AD is principally associated with progressive neurodegenerative pathological changes in the forebrain cholinergic system, though other brain areas are also known to be affected. It has been well established that the loss of cholinergic system, and/or decreased levels of acetylcholine could be attributed to pathological accumulation of β-amyloid protein in the affected areas. One popular therapeutic strategy for AD is, therefore, through enhancing the cholinergic system via inhibition of the enzyme (acetylcholinesterase) that breaks down acetylcholine [8]. Agents that reduce the accumulation of β-amyloid or those preventing -amyloid mediated, and/or oxidative-stress associated neurotoxicity could also have beneficial effect in managing AD. Remarkably, Darwin’s Barberry extract and its chemical (berberine) have potential to treat AD through the entire above mentioned multiple targets [7]. There is currently a flurry of scientific activities worldwide to synthesize drugs related to this natural product. It is hoped that a more active and easily obtainable anti-AD drug could be found based on this model of natural product. Given that B. darwinnii offers a high yield and relatively pure source of berberine, its potential as anti-AD therapy deserves further investigation.
Berberine has also shown to display numerous other pharmacological properties, including antimicrobial effects against pathogenic bacteria such as Vibrio cholera, Shigella dysenteriae, Salmonella species and various multidrug resistant bacterial strains [9-14]. Berberine is widely regarded as a potent anti-inflammatory agent [15-19] that could be explained in part by its action at the molecular level as an inhibitor of leucocytes adhesion to activated endothelial cells [20], cyclooxygenase-2 expression [21,22] NF-κB activation [23], cytokines expression [24], etc. In conjunction with its anti-inflammatory and antioxidant effects, berberine has been shown to display antiatherosclerosis property [25,26]. The lipid lowering effect of barberine has been reviewed by various authors [27-29], and such effect could partly explain its reputed cardio-and hepatoprotective effects [30,31]. In this connection, the potential of barberine in combating fatty liver diseases has been emphasised in recent years [32-34]. Once again, the protective role of berberine in mammalian tissues could be linked to its antioxidant and anti-inflammatory effects as the expressions of multipotent biomolecules, such as COX-2, proinflammatory cytokines, such as TNF-α and inducible nitric oxide synthase are all inhibited by berberine [35].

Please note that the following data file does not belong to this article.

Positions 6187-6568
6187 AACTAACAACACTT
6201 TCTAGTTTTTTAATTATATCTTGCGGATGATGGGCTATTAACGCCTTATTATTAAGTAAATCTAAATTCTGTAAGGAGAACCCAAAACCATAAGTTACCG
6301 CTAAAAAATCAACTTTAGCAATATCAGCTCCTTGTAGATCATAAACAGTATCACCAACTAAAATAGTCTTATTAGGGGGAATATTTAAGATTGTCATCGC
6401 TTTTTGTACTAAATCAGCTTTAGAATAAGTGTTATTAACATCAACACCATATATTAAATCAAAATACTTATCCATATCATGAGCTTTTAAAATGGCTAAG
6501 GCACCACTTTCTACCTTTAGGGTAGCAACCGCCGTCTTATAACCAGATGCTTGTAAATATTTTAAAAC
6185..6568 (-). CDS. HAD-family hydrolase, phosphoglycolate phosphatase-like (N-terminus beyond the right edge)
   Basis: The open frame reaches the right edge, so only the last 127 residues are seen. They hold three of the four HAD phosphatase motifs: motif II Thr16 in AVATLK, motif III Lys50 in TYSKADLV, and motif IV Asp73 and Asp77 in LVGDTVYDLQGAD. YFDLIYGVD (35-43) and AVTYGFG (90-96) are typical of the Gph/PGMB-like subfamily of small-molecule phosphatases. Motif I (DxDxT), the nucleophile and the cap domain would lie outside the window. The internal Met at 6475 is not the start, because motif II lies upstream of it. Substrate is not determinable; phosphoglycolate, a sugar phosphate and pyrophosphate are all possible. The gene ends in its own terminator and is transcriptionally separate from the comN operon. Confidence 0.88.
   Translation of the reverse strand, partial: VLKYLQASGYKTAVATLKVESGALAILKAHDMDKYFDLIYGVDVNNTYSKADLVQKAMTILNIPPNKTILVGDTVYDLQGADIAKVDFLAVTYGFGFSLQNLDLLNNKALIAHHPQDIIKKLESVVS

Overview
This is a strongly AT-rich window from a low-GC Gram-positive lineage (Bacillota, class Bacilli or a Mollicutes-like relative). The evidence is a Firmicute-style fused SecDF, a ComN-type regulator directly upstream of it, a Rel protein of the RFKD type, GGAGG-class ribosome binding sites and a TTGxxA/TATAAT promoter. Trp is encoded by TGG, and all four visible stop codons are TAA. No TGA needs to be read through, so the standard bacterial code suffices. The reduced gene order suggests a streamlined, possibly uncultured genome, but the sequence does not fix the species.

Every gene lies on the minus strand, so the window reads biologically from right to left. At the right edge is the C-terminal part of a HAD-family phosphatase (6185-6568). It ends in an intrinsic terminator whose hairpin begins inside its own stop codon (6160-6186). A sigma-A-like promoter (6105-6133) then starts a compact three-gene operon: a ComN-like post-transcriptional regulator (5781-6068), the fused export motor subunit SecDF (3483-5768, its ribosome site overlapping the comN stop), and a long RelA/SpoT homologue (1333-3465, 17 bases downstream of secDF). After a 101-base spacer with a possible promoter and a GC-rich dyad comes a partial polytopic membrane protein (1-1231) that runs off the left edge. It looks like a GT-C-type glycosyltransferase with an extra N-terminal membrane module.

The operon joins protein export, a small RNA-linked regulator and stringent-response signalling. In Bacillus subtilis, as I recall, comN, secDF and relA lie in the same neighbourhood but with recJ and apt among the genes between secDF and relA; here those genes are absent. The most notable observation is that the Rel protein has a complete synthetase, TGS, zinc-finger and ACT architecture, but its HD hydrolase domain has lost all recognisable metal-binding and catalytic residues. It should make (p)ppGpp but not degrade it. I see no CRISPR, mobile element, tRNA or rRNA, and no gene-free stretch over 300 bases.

The other productive area of research on berberine and berberinecontaining plants have been on their potential therapeutic potential for diabetes [36-38], and associated diseases such as diabetic neropathy [39] and nephropathy [40,41]. Among the various possible mechanism of berberine’s antidiabetic action are through inhibition of peroxisome proliferator-activated receptors expression [42,43] carbohydrate digestion [44], various signalling pathways [45], modulation of protein tyrosine phosphatase 1B activity [46], activation of glucose transport pathway of GLUT-1 [47], promoting the secretion of glucagon-like peptide secretion [48], increasing insulin receptor expression [49], control of lipid dysregulation [50] antioxidant mechanisms and aldose reductase inhibitory activity [51], and anti-inflammatory mechanisms [52].